This course offers an overview of essential biological concepts and principles, and their connection with current issues in society. Topics include genes and inheritance, evolution, the diversity of life, ecology, as well as form and function in plants and animals. This is a laboratory course for students who are not majoring in sciences. It does not fulfill the prerequisites for second and third-year biology courses.
1. Scientific Thinking
- Making observations
- Formulating and testing hypotheses
- Scientific theories
2. Molecules of Life & the Cell
- Macromolecules and Lipids
- Main components of prokaryotic and eukaryotic cells
3. DNA, Genes and Inheritance
- The cell cycle: mitosis and meiosis
- Basics of Mendelian inheritance
- Darwin’s research
- The theory of evolution by natural selection
5. Origin and Diversification of Life
- Theories of the origin of life
- Key events in life history
- Phylogeny and the tree of life
- Domains and kingdoms of life
- How populations are studied
- Community interactions
- Human activities and ecosystems
7. Plant Form and Function (content may include)
- The diversity of the Kingdom Plantae
- Plant support and growth
- Resource acquisition in plants
- Gas exchange and transport in plants
- Plant reproduction
8. Animal Form and Function (content may include)
- The diversity of the Kingdom Animalia
- Nutrition, feeding and digestion
- Circulation and respiration
- Excretion and osmoregulation
- Nervous systems
9. Weekly discussion on current relevant topics in biology
10. Laboratory techniques in biology including:
- The use of the microscope to observe cells
- Collecting and identifying organisms
- Use of dichotomous keys
- Identification of different animal and plant tissues and structures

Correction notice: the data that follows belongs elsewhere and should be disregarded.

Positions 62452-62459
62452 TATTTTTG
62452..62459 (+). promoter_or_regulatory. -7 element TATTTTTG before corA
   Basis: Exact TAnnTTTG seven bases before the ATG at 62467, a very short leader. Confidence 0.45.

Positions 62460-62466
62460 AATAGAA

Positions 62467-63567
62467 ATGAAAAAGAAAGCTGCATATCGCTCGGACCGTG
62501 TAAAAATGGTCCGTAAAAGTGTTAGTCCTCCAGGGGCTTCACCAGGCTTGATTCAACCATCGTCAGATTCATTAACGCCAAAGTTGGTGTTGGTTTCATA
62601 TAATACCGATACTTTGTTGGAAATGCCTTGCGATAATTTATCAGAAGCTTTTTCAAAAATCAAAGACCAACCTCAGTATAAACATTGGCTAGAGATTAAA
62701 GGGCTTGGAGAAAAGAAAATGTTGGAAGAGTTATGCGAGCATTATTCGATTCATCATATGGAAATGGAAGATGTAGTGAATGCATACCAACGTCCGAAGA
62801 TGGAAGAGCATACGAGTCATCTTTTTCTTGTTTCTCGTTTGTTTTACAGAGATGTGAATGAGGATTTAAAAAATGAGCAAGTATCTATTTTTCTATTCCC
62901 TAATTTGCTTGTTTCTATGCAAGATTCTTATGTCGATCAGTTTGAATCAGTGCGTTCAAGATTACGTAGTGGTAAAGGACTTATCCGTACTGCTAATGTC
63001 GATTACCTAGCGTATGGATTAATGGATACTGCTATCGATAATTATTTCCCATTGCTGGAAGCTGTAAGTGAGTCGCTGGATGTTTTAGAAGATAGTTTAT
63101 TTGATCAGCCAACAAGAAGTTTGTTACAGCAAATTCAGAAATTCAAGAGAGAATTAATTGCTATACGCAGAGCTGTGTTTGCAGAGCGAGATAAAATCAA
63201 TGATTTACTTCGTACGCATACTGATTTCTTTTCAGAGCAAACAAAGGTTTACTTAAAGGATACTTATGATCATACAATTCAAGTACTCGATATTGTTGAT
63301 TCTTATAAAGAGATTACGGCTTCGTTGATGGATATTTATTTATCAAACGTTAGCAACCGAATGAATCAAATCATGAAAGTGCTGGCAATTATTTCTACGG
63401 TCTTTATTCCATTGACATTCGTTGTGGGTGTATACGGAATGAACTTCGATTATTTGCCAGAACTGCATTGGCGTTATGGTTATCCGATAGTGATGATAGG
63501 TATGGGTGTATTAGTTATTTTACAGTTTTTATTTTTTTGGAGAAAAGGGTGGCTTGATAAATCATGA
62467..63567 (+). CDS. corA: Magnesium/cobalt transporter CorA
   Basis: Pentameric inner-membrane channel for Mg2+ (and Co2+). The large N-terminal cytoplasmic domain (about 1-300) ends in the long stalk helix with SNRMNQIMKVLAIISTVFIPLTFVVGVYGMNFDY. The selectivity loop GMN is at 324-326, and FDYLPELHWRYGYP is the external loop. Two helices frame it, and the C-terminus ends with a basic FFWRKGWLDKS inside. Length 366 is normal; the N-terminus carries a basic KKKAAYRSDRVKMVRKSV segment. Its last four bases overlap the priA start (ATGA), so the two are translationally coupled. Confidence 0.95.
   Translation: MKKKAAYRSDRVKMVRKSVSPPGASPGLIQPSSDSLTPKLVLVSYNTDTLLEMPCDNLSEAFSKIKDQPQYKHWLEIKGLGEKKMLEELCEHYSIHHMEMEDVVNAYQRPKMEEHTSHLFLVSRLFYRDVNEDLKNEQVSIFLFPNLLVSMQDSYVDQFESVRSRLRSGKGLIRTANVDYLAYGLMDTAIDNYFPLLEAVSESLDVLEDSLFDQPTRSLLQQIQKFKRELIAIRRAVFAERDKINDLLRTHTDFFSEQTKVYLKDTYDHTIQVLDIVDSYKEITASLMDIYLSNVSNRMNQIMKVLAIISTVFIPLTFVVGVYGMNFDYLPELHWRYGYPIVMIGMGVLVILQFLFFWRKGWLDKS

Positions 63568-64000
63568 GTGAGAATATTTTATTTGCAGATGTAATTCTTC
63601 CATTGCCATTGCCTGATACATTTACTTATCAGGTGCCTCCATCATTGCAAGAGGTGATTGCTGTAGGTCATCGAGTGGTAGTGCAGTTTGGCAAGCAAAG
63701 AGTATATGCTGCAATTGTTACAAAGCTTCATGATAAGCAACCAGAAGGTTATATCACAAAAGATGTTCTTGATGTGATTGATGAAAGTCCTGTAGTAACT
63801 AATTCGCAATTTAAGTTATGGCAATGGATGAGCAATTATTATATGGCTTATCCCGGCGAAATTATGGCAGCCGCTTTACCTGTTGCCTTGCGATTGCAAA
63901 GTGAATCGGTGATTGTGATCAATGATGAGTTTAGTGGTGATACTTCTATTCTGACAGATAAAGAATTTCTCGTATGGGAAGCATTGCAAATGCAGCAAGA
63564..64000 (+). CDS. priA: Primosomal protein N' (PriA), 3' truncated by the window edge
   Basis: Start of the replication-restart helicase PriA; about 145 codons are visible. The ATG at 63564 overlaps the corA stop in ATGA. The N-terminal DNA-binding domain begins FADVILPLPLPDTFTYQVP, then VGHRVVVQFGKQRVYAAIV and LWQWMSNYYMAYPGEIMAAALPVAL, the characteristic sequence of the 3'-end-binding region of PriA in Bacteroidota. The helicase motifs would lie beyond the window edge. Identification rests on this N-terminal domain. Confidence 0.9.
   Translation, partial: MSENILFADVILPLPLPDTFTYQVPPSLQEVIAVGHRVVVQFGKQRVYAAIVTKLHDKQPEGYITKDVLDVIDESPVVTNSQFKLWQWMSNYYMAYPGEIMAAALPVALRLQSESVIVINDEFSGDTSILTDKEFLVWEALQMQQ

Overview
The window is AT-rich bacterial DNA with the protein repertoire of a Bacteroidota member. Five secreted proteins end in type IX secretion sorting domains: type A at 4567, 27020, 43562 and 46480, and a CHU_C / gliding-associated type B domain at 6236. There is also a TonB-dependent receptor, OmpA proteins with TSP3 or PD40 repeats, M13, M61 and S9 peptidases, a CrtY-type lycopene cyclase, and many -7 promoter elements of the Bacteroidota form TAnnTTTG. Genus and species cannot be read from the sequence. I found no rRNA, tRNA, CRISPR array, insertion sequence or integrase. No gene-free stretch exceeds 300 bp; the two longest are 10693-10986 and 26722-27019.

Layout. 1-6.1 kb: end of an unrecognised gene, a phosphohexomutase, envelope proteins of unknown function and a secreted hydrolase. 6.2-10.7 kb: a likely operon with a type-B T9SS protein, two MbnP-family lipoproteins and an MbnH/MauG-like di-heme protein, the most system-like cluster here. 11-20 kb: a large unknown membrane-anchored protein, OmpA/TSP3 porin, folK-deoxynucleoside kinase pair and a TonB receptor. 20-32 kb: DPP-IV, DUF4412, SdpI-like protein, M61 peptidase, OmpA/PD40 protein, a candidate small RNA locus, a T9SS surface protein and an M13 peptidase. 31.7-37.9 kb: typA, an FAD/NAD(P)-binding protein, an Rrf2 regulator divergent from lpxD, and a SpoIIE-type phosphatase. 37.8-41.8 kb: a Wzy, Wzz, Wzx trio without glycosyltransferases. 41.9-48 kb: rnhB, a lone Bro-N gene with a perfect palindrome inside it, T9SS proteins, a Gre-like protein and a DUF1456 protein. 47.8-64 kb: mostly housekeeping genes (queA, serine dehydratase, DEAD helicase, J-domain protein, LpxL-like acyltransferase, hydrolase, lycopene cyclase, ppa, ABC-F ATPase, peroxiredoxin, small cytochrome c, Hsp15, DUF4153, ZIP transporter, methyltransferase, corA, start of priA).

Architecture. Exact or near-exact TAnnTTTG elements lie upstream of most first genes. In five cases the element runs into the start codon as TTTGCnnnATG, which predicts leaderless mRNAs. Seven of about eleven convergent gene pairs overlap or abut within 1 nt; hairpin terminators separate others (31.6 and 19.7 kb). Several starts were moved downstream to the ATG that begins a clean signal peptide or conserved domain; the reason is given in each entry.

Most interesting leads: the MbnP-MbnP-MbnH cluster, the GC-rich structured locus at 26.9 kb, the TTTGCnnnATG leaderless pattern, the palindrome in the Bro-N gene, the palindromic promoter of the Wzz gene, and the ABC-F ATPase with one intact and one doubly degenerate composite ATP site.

- Observation and discussion of animal and plant structure and function
Methods of Instruction
There are four hours of lecture and group discussion per week, and two hours of laboratory work. Weekly journal article and/or textbook readings will be required.
Means of Assessment
Evaluation will be carried out in accordance with Douglas College policy. The instructor will present a written course outline with specific evaluation criteria at the beginning of the semester. Evaluation will be based on the following:
|TYPE OF EVALUATION
|Class tests and assignments
1. Class Tests and Assignments:
Class tests and assignments are a compulsory component of this course. A minimum of 50% of the tests and assignments must be completed to get credit for the course.
2. Laboratory Activities:
Laboratory experiments and assignments are a compulsory component of this course. A minimum of 50% of the laboratory experiments and assignments must be completed to receive a P or better grade in the course.
3. Comprehensive Examinations:
There will be one midterm which will cover the course content to that point. The final examination will cover the entire course. If the student achieves a better grade on the final exam than on the midterm examination, the midterm grade will be raised to equal that achieved on the final examination.
Upon completion of this course, students will be able to:
- Discuss essential biological concepts and principles.
- Explain the scientific method, including the use of hypotheses and experiments.
- Describe the organization and diversity of life.
- Explain the principles of inheritance.
- Explain the process of evolution by natural selection.
- Describe the ecological relationships among living organisms and between them and the environment.
- Describe selected physiological processes in plants and animals.
- Conduct basic laboratory experiments and interpret the observations and results.
- Apply biological concepts and principles in the discussion of issues of current societal relevance.
Course Guidelines for previous years are viewable by selecting the version desired. If you took this course and do not see a listing for the starting semester/year of the course, consider the previous version as the applicable version.
Below shows how this course and its credits transfer within the BC transfer system.
A course is considered university-transferable (UT) if it transfers to at least one of the five research universities in British Columbia: University of British Columbia; University of British Columbia-Okanagan; Simon Fraser University; University of Victoria; and the University of Northern British Columbia.
For more information on transfer visit the BC Transfer Guide and BCCAT websites.
If your course prerequisites indicate that you need an assessment, please see our Assessment page for more information.